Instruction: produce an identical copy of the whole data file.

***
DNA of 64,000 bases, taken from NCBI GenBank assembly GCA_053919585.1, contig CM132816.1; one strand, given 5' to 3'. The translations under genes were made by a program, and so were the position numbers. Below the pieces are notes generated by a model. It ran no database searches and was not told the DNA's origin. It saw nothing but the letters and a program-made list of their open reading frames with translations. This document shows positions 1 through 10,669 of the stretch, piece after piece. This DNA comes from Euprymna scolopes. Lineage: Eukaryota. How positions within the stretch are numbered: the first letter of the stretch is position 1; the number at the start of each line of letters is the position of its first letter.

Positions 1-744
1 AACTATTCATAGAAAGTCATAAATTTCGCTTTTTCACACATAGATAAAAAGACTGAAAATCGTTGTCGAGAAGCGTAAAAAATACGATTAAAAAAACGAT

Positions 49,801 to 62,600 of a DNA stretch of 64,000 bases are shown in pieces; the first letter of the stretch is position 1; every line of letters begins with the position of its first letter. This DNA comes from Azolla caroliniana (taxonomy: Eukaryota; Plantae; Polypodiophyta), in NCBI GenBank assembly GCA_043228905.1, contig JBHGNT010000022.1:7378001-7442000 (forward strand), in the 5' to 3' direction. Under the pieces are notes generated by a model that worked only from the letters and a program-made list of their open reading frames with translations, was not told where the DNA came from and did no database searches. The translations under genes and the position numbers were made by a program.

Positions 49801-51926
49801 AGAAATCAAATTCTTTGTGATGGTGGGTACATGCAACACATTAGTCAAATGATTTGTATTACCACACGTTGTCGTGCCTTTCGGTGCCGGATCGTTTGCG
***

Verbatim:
DNA of 64,000 bases, taken from NCBI GenBank assembly GCA_053919585.1, contig CM132816.1; one strand, given 5' to 3'. The translations under genes were made by a program, and so were the position numbers. Below the pieces are notes generated by a model. It ran no database searches and was not told the DNA's origin. It saw nothing but the letters and a program-made list of their open reading frames with translations. This document shows positions 1 through 10,669 of the stretch, piece after piece. This DNA comes from Euprymna scolopes. Lineage: Eukaryota. How positions within the stretch are numbered: the first letter of the stretch is position 1; the number at the start of each line of letters is the position of its first letter.

Positions 1-744
1 AACTATTCATAGAAAGTCATAAATTTCGCTTTTTCACACATAGATAAAAAGACTGAAAATCGTTGTCGAGAAGCGTAAAAAATACGATTAAAAAAACGAT

Positions 49,801 to 62,600 of a DNA stretch of 64,000 bases are shown in pieces; the first letter of the stretch is position 1; every line of letters begins with the position of its first letter. This DNA comes from Azolla caroliniana (taxonomy: Eukaryota; Plantae; Polypodiophyta), in NCBI GenBank assembly GCA_043228905.1, contig JBHGNT010000022.1:7378001-7442000 (forward strand), in the 5' to 3' direction. Under the pieces are notes generated by a model that worked only from the letters and a program-made list of their open reading frames with translations, was not told where the DNA came from and did no database searches. The translations under genes and the position numbers were made by a program.

Positions 49801-51926
49801 AGAAATCAAATTCTTTGTGATGGTGGGTACATGCAACACATTAGTCAAATGATTTGTATTACCACACGTTGTCGTGCCTTTCGGTGCCGGATCGTTTGCG